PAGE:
The South Coast Air Quality Management District plans to establish two station near the salty inland lake to warn people when the stench of decaying organisms at the lake reaches critical levels, the Riverside Press-Enterprise reported.
On Sept. 9, tons of rotting fish and algae rose to the surface of the Salton Sea, and very-noticeable levels of hydrogen sulfide -- rotten egg smell -- blew through Indio, Palm Springs, Riverside, Pomona and the San Gabriel and San Fernando valleys.
Hundreds of worried people jammed 911 lines, and it took two days for the smog agency to track the stinky source down. The new monitoring system is needed to let fire agencies know if any future stinks are from the lake or from oil refineries or an industrial accident, said AQMD spokesman Sam Atwood.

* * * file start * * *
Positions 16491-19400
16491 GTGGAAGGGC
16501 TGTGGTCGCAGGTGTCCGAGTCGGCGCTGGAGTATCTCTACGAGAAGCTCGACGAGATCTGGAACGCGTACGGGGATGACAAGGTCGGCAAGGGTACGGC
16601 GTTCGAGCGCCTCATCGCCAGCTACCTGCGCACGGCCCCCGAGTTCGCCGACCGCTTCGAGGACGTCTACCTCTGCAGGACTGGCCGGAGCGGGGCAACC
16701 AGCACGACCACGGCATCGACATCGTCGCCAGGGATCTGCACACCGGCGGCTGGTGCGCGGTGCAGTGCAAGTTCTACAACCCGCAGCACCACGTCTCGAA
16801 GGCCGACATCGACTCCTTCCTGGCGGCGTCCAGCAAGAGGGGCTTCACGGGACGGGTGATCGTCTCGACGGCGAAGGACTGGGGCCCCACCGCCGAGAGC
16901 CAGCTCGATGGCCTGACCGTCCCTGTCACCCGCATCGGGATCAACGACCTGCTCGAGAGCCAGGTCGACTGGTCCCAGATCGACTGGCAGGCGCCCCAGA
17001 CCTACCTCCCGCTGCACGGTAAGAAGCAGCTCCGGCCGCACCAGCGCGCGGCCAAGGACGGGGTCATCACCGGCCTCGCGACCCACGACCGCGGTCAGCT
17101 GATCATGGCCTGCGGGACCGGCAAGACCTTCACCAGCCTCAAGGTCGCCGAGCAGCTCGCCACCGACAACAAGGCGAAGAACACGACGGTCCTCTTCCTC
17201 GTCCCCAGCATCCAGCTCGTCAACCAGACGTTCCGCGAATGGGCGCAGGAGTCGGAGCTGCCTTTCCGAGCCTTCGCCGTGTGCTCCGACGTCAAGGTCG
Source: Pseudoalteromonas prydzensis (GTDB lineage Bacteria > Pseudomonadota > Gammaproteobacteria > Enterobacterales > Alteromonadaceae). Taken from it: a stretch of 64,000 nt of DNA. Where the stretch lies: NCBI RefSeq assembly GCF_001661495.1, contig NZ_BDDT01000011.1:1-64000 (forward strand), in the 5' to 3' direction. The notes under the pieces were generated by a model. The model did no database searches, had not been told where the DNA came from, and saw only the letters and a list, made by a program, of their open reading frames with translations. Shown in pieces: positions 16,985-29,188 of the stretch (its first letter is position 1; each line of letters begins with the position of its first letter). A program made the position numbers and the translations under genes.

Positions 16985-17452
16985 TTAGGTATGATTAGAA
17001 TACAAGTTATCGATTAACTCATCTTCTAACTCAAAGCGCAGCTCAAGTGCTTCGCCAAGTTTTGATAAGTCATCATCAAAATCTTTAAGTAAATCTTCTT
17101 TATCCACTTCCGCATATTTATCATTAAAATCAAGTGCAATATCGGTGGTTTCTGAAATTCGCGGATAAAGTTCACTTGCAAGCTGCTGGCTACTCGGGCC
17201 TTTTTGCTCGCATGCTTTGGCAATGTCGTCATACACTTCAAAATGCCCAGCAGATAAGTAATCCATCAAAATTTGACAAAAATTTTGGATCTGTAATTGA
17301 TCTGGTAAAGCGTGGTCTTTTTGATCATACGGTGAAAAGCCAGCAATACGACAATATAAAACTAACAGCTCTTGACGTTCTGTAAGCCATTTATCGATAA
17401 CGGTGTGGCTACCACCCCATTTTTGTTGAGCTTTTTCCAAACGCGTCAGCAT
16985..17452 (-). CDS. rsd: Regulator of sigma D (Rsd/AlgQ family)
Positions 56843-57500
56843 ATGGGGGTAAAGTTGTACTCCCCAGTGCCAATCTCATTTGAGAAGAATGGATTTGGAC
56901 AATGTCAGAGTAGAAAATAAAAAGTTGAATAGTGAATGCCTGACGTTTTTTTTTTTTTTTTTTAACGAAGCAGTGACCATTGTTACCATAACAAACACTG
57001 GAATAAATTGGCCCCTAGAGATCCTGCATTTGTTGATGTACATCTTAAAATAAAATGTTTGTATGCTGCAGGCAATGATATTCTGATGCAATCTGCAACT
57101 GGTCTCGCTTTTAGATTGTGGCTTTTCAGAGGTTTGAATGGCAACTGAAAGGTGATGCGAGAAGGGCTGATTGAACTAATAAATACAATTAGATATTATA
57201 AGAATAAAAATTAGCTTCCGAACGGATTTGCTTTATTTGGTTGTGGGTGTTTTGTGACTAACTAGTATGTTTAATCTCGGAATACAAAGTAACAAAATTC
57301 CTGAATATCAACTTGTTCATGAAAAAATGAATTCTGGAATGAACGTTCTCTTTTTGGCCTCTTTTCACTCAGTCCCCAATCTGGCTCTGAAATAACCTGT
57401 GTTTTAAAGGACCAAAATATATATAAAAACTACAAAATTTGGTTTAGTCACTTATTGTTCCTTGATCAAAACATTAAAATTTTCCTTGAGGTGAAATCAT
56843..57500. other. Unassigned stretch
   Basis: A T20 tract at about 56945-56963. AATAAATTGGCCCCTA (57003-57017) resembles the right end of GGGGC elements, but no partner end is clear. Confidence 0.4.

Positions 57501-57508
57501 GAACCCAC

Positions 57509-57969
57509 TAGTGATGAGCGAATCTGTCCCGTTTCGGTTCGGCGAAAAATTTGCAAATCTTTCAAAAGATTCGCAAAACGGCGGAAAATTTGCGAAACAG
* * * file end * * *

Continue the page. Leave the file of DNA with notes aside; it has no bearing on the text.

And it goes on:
The Salton Sea stink issue is expected to worsen as the lake shrinks, due to freshwater diversions from Imperial Valley farms into aqueducts feeding San Diego. Coastal water agencies in San Diego have purchased Colorado River water from El Centro-area farms that formerly flushed their fields with water, which had then flowed into the Salton Sea.
The Salton Sea was a dry lake bed until developers accidentally flooded it with Colorado River water a century ago. The diversions to San Diego have prompted worries that the declining water level will cause dust storms and occasional stink storms as animals die and rot by the millions.